A car bomb destroyed about half of the French Embassy in Libya early Tuesday, officials said, in the most significant attack against a Western interest in the country since the killing last September of the American ambassador, J. Christopher Stevens.
The explosion injured two French guards, one critically, but most employees had not yet arrived, Libyan and French officials said.
The attack, in Tripoli, was a new blow to the transitional government’s hope of improving the sense of public security after the ouster of Col. Muammar el-Qaddafi nearly two years ago. It was one of the largest in a string of attacks on diplomatic missions since the end of his rule, and the first major one in the capital.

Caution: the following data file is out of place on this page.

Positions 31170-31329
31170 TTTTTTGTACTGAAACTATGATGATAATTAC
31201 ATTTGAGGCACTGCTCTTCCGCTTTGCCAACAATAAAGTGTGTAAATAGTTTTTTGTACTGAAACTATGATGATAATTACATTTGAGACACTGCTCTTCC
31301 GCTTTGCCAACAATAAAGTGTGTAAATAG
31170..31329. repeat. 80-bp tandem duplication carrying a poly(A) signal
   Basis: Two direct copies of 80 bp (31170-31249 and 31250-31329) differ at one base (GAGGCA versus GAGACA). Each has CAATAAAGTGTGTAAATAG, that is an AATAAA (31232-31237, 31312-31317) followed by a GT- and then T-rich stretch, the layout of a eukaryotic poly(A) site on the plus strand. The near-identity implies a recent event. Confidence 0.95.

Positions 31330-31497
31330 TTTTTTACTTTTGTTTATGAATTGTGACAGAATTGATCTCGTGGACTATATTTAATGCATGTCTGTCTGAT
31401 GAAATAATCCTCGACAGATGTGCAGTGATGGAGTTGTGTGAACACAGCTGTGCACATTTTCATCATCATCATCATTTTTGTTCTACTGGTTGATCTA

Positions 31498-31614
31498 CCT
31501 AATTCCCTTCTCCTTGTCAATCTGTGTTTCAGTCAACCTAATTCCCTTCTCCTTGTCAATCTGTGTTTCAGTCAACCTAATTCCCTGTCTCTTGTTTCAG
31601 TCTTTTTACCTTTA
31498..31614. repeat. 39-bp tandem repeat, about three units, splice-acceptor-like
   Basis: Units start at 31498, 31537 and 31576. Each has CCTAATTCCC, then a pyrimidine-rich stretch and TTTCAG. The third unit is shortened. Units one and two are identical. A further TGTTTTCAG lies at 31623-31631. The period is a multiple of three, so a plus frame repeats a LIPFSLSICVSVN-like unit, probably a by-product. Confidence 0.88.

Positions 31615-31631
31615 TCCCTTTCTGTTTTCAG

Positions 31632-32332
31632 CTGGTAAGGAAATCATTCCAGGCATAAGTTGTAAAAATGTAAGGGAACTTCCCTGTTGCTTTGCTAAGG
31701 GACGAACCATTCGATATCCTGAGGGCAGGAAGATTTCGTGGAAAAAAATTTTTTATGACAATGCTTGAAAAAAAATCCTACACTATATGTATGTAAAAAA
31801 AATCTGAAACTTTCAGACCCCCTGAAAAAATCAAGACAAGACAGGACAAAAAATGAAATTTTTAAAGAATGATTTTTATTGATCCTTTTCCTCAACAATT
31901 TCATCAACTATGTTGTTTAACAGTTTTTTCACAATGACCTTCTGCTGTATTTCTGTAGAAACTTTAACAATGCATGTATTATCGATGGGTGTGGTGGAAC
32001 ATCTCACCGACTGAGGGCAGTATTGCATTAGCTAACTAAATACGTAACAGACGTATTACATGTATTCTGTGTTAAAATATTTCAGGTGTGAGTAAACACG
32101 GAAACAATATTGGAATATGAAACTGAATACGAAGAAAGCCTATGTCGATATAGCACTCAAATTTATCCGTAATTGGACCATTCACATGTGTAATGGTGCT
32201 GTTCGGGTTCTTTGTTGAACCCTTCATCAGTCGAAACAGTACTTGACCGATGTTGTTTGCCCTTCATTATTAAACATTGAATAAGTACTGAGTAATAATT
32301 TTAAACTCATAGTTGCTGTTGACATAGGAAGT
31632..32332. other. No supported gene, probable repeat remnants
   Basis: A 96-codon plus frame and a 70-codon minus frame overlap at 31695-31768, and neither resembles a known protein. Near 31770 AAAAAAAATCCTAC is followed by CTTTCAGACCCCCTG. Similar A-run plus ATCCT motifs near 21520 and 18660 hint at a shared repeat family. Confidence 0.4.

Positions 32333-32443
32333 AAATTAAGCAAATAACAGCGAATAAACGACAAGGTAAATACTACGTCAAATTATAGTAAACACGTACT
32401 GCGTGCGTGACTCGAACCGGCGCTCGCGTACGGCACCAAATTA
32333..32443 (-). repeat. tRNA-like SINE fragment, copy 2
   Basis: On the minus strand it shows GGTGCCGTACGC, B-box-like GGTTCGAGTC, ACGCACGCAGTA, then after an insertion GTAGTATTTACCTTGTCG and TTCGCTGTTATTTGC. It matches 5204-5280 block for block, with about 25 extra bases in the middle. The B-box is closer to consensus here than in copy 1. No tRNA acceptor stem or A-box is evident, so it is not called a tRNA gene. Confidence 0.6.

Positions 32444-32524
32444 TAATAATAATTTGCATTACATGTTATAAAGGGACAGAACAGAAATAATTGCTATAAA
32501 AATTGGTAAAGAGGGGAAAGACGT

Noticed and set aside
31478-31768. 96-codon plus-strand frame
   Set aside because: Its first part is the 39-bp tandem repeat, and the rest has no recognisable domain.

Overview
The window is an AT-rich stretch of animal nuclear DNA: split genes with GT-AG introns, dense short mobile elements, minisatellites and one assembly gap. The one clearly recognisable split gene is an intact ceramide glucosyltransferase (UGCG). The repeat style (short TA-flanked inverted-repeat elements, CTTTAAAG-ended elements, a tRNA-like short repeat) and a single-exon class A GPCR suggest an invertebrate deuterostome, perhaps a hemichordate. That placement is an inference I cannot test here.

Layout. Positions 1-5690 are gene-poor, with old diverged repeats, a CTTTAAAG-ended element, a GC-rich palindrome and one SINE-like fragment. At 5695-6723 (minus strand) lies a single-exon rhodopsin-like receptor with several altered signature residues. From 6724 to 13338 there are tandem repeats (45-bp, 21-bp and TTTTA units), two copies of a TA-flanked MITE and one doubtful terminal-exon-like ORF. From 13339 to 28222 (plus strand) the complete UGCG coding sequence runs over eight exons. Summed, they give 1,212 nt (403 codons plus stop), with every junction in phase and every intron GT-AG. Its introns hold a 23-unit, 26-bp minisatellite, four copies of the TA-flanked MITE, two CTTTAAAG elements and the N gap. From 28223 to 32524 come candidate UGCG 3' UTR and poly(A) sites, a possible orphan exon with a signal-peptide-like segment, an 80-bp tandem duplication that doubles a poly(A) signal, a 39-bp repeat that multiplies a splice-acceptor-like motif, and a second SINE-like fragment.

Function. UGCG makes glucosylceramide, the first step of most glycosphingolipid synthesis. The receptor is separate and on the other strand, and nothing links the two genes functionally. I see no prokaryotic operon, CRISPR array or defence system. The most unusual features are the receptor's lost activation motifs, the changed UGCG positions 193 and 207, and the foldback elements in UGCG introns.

The French and Libyan governments labeled the explosion an act of terrorism, and the pattern of attacks on Western diplomatic missions indicated Islamist militants were responsible. Many Libyan militants have vowed to fight what they see as a foreign crusade to remake their country as a Western-style liberal democracy instead of an Islamic state. They resent the Western powers for their military operations in Iraq and Afghanistan, to say nothing of the history of European colonialism in North Africa. . .